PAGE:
Yet, unlike many of my fellow geeks and perpetual misfits, I didn’t hate high school.

And because of all this, I’ve always had LESS incentive to go to my high school reunions. It seems like people go to these things because they’ve changed. They’ve lost 100 pounds. They’ve made 100 million dollars. They’ve married Heather Locklear. They’ve had 10 kids. They’ve found God. They’ve come out. They’ve survived a life-threatening illness. They’ve found their true calling, be it real estate, face reading, prostitution, ambulance chasing, or performing a sword balancing dance.

They’ve been busy, but it’s rewarding. Or so they say.

I haven’t changed a bit. Not really. I’ve done none of the above. I'm not particularly busy and it hasn't been particularly rewarding. And I’ve barely even bought new clothes or parted my hair differently.

Nothing to show. Just a few wrinkles and some keratosis. Go home folks. There’s nothing to see. Just go home.

I went to one of these dreadful affairs anyway, against my own better judgment. Robert Chess had something to do with it. “I’ll go if you go,” he told me. It was before he’d met his wife and before his wife had the triplets. He was still up for a dare.

So he went and I went too.

It’s just like your mother said: “If your friends went out and jumped off a bridge, would you jump too?” It’s an important piece of wisdom about social dynamics and the nature of peer pressure.

The reunion was in a ballroom at the Bonaventure Hotel in downtown LA. That was a peculiar venue for the event and most certainly should’ve been seen as a warning sign. Why would a high school reunion be held 270-odd blocks from the actual scene of the crime? Especially in LA, where none of us had probably spent any significant time downtown when we were growing up.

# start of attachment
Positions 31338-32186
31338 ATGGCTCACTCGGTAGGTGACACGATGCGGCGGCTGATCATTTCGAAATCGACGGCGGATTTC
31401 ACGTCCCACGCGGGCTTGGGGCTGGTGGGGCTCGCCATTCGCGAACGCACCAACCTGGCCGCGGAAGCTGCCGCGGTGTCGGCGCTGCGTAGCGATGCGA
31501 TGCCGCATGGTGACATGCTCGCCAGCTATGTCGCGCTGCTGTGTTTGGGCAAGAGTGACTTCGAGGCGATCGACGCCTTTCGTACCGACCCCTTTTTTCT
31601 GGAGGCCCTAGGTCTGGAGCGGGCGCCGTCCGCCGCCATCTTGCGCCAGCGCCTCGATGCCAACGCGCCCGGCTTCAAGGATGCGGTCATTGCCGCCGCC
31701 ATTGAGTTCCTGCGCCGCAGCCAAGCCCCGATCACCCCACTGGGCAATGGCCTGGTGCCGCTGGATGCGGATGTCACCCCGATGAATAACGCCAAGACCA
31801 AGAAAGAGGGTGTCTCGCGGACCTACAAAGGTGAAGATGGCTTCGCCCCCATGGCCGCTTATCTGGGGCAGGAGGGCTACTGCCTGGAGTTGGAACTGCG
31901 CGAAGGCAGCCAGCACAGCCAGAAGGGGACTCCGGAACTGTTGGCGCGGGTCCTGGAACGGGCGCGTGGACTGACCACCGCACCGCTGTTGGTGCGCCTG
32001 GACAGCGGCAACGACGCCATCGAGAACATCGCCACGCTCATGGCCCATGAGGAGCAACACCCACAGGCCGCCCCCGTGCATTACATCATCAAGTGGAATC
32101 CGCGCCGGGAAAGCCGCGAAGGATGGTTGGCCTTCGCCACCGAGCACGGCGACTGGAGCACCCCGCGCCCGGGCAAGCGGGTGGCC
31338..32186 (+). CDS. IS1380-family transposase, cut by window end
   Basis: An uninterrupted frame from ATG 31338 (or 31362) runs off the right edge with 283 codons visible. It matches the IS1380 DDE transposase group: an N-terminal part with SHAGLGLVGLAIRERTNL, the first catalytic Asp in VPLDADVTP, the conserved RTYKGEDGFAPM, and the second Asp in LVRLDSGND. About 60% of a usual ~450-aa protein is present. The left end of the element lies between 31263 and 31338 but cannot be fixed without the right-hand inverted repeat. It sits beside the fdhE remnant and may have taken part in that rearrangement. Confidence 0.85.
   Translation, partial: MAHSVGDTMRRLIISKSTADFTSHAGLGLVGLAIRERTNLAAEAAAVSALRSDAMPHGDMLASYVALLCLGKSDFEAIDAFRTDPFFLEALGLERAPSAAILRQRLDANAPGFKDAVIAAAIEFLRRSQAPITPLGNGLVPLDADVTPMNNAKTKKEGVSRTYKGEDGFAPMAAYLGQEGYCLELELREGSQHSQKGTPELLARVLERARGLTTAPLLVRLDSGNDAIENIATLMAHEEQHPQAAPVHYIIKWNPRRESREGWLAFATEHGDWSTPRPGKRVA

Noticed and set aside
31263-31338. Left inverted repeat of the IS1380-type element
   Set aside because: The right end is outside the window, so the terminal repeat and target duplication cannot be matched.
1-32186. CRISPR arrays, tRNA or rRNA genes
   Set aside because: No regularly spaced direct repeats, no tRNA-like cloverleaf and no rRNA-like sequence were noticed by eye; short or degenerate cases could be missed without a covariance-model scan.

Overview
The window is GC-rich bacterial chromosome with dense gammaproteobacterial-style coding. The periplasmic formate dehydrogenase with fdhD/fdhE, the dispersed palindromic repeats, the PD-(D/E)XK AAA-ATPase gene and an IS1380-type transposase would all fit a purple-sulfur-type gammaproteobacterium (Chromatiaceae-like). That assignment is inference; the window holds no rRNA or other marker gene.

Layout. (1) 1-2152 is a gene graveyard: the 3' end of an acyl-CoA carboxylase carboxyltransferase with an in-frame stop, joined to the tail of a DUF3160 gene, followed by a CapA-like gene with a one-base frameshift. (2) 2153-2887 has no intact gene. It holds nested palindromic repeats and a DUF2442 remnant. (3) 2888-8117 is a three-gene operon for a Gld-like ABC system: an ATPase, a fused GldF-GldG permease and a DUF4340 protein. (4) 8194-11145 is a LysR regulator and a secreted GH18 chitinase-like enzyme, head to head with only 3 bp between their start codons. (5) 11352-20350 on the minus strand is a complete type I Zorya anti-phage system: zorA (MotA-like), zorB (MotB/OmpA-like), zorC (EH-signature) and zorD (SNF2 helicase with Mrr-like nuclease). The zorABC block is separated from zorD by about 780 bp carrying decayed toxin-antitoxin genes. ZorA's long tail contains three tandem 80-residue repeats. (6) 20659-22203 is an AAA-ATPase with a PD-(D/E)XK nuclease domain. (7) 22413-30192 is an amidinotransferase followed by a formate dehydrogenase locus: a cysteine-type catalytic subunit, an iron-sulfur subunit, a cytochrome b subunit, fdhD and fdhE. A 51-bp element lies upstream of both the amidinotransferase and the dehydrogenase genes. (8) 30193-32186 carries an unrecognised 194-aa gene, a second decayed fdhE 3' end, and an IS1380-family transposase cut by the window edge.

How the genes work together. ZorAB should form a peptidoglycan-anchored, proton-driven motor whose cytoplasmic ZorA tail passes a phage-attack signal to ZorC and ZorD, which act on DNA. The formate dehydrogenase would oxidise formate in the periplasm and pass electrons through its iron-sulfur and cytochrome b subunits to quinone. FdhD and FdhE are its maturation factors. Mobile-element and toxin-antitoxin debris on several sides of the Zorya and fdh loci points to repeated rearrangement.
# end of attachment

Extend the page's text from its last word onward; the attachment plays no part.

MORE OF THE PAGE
Robert and I arrived together, looked in at the registration desk, did a snappy about-face, and took the express elevator up to the top floor bar.

Did I mention that I crashed my high school reunion? Just for old time’s sake. I’ve always been a determined and exuberant party-crasher. It’s a symptom of my low self-esteem: It’s not going to be much of a party if somebody’s thought to invite me.

Once Robert and I had overcome our initial resistance and walked in to the hotel ballroom, I realized I knew almost no-one. Who were these people chomping the cherry tomatoes off the top of the baby spring greens on their salad plates? Party hearty, dude! Did I actually go to high school with a guy who looks like a game show host?

Oh. That’s the waiter. A hotel staffer. Oh.

He did look a little less bleary than everyone else. His face had less sun damage. And he was circulating from table to table with one of those gravy boats of vinaigrette.

Not in my class, nor the one before. A waiter. Should’ve figured that one out.

Most of my reunion-ing female classmates had the great good sense to wear generic black cocktail dresses; and most of my male classmates had the great good sense not to—not a cross-dresser visible in the bunch. The women showed a tasteful amount of décolleté. They’d applied evening make-up. In fact, they knew what evening make-up was.

Me? Still clueless after all these years.

My creased trousers and enormous David-Byrne style suit coat in last year’s color (remarkably close to the color of the high school itself) put me squarely in the small camp of Out Lesbians. Not even the fashion no-nothings wore outfits like that: they overcompensated by wearing what looked for all the world like souped-up versions of their high school prom dresses. Poufy and foufy. Acres of sherbet chiffon.